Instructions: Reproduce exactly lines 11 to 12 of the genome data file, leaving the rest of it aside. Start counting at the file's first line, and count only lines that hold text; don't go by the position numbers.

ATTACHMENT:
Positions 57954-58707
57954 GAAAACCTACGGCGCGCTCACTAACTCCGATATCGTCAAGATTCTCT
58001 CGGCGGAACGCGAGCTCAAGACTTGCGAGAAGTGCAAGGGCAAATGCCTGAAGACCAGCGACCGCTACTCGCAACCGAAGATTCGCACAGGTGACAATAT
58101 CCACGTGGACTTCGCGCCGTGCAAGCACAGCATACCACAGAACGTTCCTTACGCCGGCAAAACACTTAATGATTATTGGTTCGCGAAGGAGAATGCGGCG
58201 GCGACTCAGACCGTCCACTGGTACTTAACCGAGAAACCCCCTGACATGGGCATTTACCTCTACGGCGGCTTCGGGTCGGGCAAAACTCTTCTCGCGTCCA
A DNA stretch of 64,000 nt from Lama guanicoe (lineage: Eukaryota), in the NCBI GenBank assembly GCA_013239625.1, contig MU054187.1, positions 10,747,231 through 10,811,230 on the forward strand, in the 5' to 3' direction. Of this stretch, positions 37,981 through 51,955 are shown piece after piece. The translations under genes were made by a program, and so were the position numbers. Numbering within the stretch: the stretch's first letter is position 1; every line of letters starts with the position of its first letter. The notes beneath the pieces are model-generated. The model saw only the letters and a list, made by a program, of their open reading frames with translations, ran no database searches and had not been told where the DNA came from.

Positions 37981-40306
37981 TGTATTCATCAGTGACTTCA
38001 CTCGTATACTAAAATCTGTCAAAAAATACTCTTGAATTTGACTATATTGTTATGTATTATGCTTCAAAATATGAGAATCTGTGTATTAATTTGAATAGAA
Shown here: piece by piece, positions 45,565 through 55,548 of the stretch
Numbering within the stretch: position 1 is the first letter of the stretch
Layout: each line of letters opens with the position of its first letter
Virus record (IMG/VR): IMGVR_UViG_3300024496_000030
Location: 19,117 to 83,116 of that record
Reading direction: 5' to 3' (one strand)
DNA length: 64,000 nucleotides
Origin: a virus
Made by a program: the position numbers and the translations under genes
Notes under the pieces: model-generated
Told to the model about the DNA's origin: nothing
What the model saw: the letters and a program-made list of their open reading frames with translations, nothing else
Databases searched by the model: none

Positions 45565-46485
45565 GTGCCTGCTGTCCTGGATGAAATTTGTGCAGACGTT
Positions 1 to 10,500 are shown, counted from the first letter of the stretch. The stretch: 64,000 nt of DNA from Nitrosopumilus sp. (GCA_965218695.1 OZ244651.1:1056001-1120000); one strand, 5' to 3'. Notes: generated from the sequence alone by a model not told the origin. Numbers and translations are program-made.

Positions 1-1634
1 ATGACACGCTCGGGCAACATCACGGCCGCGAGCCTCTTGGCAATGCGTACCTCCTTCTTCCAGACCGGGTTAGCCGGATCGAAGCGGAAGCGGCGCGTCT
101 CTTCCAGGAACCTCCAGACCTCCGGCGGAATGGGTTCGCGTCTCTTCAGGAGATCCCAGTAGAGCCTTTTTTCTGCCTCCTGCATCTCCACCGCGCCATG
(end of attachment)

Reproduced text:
Numbering within the stretch: position 1 is the first letter of the stretch
Layout: each line of letters opens with the position of its first letter